A task force on human-wildlife compensation scheme led by Tourism and Wildlife Chief Administrative Secretary Joseph Boinnet has recommended the removal of snake attacks from the list. The task force limits pay to death or injury due to elephant, lion, leopard, rhino, hyena, crocodile, cheetah, buffalo, hippopotamus and wild dog attacks.
This decision is informed by snake bites accounting for 81 percent of human wildlife conflict claims, which has led to accumulation of compensation claims.
This is typical government response when confronted with a complex problem. Instead of confronting a problem, people in government always choose to bury their heads in the sand.
Since snake bites compensation claims was accumulating to unsustainable levels, the easiest way out is to strike it out. It does not occur to the task force to build an impact scenario of this amendment, looking at the big number of snake bites claims. Maybe this attitude is because snake bites is largely a rural hazard that many in the task force can’t relate.
The interaction between human and wildlife many times results in negative impact and human-snake interaction is the most common.
In Kenya, human-snake conflict is much worse because puff adders which are more dangerous are the main causes of injuries and deaths followed by black spitting cobra then black mambas. Puff adders are nocturnal and well camouflaged, meaning their attacks are within human settlements, some inside homes, showing that snake bites are a rural hazard.
But snake bites are more than just a rural hazard, it is also a silent public health problem in Kenya.
Snake venom causes morbidity due to neurotoxicity, also bleeding disorders, local tissue damage and renal tissue damage.
Despite these injuries, Kenya lacks correct and effective anti-venom drugs and it is estimated that 1,000 people die of snakebites every year, making it a silent public health problem in Kenya.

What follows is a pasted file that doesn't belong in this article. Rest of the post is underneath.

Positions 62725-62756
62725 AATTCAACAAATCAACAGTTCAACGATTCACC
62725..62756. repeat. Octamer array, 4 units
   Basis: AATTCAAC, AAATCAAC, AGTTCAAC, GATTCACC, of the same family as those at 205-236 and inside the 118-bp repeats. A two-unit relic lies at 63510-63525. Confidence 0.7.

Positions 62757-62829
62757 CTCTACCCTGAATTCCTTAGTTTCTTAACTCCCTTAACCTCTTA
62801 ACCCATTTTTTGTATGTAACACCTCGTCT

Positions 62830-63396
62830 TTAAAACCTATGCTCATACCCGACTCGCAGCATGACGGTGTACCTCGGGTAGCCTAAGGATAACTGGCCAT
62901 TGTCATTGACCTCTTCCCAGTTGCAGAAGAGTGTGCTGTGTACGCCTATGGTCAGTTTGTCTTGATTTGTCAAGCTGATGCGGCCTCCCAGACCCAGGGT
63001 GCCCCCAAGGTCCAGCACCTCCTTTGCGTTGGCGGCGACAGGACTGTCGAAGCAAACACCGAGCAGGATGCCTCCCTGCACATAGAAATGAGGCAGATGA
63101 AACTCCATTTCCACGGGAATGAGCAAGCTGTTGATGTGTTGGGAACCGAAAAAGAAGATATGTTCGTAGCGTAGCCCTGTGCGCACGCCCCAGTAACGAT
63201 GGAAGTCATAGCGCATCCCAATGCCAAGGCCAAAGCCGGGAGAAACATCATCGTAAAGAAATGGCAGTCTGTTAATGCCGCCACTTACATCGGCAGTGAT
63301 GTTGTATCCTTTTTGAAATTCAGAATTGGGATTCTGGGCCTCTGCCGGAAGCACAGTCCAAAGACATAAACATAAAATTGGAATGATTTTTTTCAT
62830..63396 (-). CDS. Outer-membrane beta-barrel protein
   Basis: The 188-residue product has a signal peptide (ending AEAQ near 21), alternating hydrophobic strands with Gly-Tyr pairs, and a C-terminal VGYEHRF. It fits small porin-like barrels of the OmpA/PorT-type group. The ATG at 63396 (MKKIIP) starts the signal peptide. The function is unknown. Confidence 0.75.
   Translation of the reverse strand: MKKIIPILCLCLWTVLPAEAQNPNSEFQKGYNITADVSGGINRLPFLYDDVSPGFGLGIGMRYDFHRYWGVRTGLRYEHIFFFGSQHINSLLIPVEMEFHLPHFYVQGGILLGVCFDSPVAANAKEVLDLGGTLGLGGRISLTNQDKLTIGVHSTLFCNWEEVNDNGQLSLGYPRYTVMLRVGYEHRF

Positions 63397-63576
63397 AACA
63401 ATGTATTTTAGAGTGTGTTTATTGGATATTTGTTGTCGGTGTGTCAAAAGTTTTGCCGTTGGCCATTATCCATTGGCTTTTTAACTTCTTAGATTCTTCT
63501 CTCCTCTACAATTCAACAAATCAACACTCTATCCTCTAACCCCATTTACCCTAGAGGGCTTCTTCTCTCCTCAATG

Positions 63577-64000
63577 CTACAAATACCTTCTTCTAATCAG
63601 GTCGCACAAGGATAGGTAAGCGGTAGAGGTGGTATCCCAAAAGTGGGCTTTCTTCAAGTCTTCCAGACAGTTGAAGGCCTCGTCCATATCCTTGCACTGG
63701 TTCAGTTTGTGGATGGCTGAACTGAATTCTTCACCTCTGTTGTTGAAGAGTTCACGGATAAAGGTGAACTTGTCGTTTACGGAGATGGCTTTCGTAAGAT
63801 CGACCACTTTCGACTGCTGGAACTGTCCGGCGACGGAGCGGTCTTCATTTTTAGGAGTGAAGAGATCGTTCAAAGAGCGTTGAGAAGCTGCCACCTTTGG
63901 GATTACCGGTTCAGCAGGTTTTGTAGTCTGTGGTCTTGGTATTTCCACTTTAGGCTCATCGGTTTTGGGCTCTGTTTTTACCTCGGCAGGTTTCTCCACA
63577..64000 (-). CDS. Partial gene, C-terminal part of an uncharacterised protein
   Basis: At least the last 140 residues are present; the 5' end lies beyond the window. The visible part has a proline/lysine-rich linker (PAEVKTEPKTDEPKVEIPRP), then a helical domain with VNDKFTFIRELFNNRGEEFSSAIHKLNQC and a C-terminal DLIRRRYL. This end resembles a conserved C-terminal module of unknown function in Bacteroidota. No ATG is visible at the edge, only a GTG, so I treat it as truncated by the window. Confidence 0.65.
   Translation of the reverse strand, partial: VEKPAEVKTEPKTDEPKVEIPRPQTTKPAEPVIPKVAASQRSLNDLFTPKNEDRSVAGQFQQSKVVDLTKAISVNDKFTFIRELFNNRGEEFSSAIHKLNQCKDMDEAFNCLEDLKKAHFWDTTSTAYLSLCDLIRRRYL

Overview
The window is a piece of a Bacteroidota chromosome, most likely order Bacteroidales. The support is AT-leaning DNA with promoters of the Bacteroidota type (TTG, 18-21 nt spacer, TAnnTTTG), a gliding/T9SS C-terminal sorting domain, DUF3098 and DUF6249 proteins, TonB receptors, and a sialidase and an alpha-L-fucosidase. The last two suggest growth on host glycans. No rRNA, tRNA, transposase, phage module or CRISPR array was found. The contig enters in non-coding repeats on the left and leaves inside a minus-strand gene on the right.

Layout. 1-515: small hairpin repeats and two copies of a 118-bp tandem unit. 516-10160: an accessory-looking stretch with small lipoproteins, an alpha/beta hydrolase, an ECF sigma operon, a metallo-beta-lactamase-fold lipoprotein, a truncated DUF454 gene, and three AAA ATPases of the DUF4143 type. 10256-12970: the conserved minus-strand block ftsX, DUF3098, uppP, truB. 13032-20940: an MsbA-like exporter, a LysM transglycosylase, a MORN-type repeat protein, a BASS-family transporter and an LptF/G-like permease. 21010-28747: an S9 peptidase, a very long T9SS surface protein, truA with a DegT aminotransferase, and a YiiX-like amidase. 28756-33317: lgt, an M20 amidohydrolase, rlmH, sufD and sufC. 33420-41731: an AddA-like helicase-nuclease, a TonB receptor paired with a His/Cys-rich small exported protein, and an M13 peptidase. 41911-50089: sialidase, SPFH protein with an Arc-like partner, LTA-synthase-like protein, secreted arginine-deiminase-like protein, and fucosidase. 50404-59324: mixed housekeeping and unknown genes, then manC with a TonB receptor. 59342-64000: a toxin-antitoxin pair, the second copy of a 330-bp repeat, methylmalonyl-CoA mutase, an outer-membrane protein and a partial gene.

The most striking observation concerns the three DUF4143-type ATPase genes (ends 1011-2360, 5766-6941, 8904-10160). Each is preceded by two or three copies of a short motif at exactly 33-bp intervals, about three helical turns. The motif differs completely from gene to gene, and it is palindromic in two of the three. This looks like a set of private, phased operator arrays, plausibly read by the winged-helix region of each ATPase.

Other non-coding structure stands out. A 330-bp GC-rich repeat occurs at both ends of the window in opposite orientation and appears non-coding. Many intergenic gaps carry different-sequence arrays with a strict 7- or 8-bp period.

The economic cost of snakebites is an issue that the taskforce is oblivious about.
First, the cost of treatment for snakebites is a big issue, especially being a rural hazard. The effective treatment of snakebites from antivenom, diagnostic tests, transport to hospital, to sustenance and supportive care during hospitalisation is costly to many.
In other cases, there is further treatment of any adverse antivenom reaction. For the many who afford this treatment have probably depleted their savings and income from their incoming-earning activities.
Some of them will sell land or property to afford the treatment. So, a compensation helps in mitigating their financial loss and vulnerability.
Second issue is the economic damage to families from severe incapacitation and disability from snakebites. In many cases, children are pulled out of school after parents are incapacitated and end up assisting in income generation to take care of disabled family member.
So, when the task force comes up with the recommendation that snakebites shouldn’t be compensated, the impact of that decision is dire to many families.
The contempt that government officials have for many struggling Kenyans is astounding because the government is simply telling Kenyans they are on their own if bitten by a snake.
We are not providing anti-venom, not catering for cost of treatment and we are not compensating for losses.
The real task for that ineffectual task force should have been to come up with a sustainable compensation model scheme as well as help find ways to reduce human-snake conflict.
The Cabinet Secretary is quoted saying that snakebites account for 60 percent of the Sh5 billion wildlife attack compensation.
That means the cases are many (81 percent) but in terms of monetary cost they comprise almost half of total human-wildlife compensation cost.